Quit Being a Lazy Thinker

How to Stop Being a Lazy Thinker

Once in a while, I’m going to write to you, my reader, out of frustration.

Today is that day.

I am tired of being surrounded with lazy thinkers and I’d like to challenge you to do the leg work that is required to contend with culture.

Stop Being a Lazy ThinkerLaura Bolin Carroll defines rhetoric as “the way we use images and language to persuade,” so let’s chat for a moment about how to be more persuasive and start thinking more critically about our culture.

No matter what kind of audience you write or speak for, this will increase your credibility.

Your education, your reading, and all of your cultural consumption in general presents you with knowledge and allows you to negotiate ideas to form your own.

The first step in writing or speaking persuasively is to understand the conversation that is already happening.

This is what Gerald Graff and Cathy Birkenstein attempt to convince college freshmen: “the thesis or ‘I say’ moment of your text–should always be a response to the argument of others.”

We must read articles and books from every corner of the library to learn about different thinkers– some ancient, some modern, and some contemporary– in order to understand the preexisting conversation.

When you read these thinkers, watch these movies, and listen to our culture’s music, start holding the words in your hand, weigh them against your own ideas and the ideas of others, and then, and only then, decide where you stand in relation to them.

To do this, though, you need to really wrestle with their exact words. 

Not your mom’s words, not the latest Huffington Post headline and certainly not the words you read on your Facebook friend’s comment.

We need to read primary sources. If you want to throw psychoanalysis under the bus, you better know your Freud. If you want to call evolution a theory, you better read your Darwin

To contend with any thinker, you need to quote them exactly, which means reading their work or consuming their cultural product. Paraphrasing ideas can be effective, but there is real power in conveying the words of a philosopher in the exact manner he wrote them.

Quoting your research, your reading, a movie, or a song when you write or speak accomplishes three things:

  1. It shows your audience you respect their time. 
  2. It shows your audience you respect other people.
  3. It adds credibility to your own ideas.
  4. It advances your argument.

Whether you agree or disagree with the statement you choose to quote, it is so important for you to establish the already existing conversation in order to participate in it effectively. If it’s worth mentioning at all, you need to be able to articulate it well so that you can dismantle it.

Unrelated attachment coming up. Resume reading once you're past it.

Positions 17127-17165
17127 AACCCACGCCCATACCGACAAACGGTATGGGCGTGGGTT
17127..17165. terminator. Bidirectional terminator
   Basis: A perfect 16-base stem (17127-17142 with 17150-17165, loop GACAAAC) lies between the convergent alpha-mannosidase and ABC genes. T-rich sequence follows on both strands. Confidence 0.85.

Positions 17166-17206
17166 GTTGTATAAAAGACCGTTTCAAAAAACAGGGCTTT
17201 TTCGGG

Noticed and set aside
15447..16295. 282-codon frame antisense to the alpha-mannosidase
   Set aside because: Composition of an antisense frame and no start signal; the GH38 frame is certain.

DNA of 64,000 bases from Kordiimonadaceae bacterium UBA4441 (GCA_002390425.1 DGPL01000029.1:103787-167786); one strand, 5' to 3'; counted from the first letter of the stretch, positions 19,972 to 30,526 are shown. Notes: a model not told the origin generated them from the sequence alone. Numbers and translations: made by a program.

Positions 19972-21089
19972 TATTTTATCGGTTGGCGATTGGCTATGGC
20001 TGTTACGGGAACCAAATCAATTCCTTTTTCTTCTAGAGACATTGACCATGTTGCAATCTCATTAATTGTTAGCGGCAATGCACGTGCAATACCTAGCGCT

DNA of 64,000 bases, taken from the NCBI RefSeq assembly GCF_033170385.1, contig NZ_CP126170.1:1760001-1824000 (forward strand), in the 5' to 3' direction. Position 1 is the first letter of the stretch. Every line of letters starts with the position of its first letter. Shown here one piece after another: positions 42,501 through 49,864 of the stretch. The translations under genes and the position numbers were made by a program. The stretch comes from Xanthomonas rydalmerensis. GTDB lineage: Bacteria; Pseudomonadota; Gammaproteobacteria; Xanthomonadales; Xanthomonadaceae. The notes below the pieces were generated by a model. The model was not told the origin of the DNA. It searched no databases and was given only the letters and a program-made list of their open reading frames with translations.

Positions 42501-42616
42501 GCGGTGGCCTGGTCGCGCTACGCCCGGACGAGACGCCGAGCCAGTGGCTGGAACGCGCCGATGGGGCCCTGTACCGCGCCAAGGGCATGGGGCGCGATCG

As a culture, we tend to criticize what we don’t understand.

The reason we don’t understand it is because we haven’t taken the time to know it.

How many times do we hear people bash politicians without having a clue as to what that politician believes? When is the last time you heard a professor bash a musician you love or criticize a book you like?

When they do this, more often than not, they have never listened to that musician’s music or read that author. 

I hear people criticize the Kardashians all the time, but if you slow down and ask them what they specifically don’t like about that Armenian family, they will probably just repeat a headline to you. 

They don’t actually know anything about that family, other than they are one of the most visible families in our American society.

That makes them an easy target, but it makes you a lazy thinker. 

If you do want to criticize the Kardashian family, or Miley Cyrus, or Donald Trump, then be specific. They are not a catch all for everything that’s wrong with America, or maybe they are, but you are perpetuating the problem by not articulating it.

Anything else is a straw man fallacy and what you are really doing is perpetuating the cultural currency of their brand. I guarantee your audience isn’t silently defending these cultural figures and waiting to be proven wrong by you mentioning them when you write or speak. 

If you don’t, your not being helpful–you’re not provoking critical thought or change, you’re just being a hater.

And our culture is full of haters.

The same goes for English teachers when they make fun of the Twilight series. I’ve heard these books are terrible, but I don’t condemn one when my student tells me it was their favorite book. 

I don’t condemn them at all, because I haven’t read them, and I never plan to.

Contending with culture in a respectful and helpful manner is possible, but it takes work. If you are in a position of leadership, and if you have credibility and influence, then this message is for you. 

If we want to engage in intellectual conversations and be credible as thinkers, it is imperative that we read primary sources — the text itself, rather than commentaries about the text or the latest headlines in the media. We need to read the words of anyone worth contending with, we need to wrestle with their ideas, and only then should we offer criticism or praise and advance our own arguments. 

Get to work.

11 thoughts on “How to Stop Being a Lazy Thinker”